Steve Cook (EN, 2018-09-26)

The Digital Transformation is currently changing all aspects of our lives fundamentally. In this series I discuss with people about their personal experiences regarding this Digital Transformation.

This episode: Steve Cook, Turing Award Winner (“Nobel Price” for Informatics): 1982 for his contributions to complexity theory.

More about him:

The interview took place at the occasion of the Heidelberg Laureate Forum in September 2018. You can watch it online here:


Marc: Steve, it’s a great honour and pleasure having you here. Even though you’re very well-known, maybe some people need a quick reminder who you are. Could you briefly introduce yourself?

Steve Cook:  I am professor of computer science, emeritus at the University of Toronto. Actually, recently retired as of July 1st, so they’ve now finally turned off my salaries and they’re probably going to eventually kick my me out of my office.


Marc: Is that really happening?

Steve: Well, it hasn’t happened yet, and I know I’ll get some kind of office, but the Department is of course hiring new faculty like mad, since computer science is the big thing now. There will be more people and there’ll be a problem of rooms for office space.


Marc: In Germany the older professors still get emeriti, meaning that they still keep an office space and still get some money.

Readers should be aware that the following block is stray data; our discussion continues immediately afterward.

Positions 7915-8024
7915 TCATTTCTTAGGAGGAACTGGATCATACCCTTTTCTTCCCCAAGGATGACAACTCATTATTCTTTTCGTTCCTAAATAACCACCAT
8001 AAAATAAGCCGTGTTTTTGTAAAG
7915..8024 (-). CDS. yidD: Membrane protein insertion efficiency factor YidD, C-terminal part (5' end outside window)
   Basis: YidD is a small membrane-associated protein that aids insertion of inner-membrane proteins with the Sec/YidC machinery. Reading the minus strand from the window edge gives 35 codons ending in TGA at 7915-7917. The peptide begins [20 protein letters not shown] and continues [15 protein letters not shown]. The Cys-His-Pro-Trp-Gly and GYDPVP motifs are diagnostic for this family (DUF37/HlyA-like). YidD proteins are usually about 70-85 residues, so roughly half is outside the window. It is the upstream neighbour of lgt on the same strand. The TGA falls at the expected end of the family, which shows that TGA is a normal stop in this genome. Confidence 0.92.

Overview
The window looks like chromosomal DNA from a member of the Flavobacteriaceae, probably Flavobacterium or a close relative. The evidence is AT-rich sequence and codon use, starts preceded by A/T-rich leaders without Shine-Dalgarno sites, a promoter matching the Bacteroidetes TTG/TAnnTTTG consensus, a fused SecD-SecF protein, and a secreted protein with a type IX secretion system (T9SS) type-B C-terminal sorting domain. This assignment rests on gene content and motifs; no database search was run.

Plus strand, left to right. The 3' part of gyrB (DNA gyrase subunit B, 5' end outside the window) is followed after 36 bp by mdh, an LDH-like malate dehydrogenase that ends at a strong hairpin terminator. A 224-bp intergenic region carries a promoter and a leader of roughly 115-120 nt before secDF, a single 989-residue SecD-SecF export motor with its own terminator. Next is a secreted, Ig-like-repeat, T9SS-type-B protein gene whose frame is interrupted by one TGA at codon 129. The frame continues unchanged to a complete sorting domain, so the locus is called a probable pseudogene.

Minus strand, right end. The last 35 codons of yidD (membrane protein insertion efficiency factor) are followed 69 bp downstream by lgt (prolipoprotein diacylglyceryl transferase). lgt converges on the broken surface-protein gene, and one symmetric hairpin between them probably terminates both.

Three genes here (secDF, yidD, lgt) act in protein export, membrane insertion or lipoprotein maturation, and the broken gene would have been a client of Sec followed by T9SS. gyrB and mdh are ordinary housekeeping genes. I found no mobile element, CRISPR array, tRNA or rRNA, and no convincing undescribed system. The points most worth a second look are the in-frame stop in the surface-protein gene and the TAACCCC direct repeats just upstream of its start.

Steve: No, emeritus is just another word for retired. Actually, I have been officially emeritus for some time, but I had a contract. There was mandatory retirement when I turned 65, the law at the university was that you had to retire. There was no choice. So, I had a contract so I could stay for a limited period.


Marc: The topic of this series is “Being Human with Algorithms” and the focus is the digital transformation. Especially computer algorithms being part of more and more parts of the daily life, ranging from the product I hold in my hand, for instance, which is running algorithms.  Even this product here, algorithms were part of the production, either in the direct production or in the transportation. It’s impossible, I would say, to live without algorithms today in the big areas of life. This digital transformation, what does it mean to you?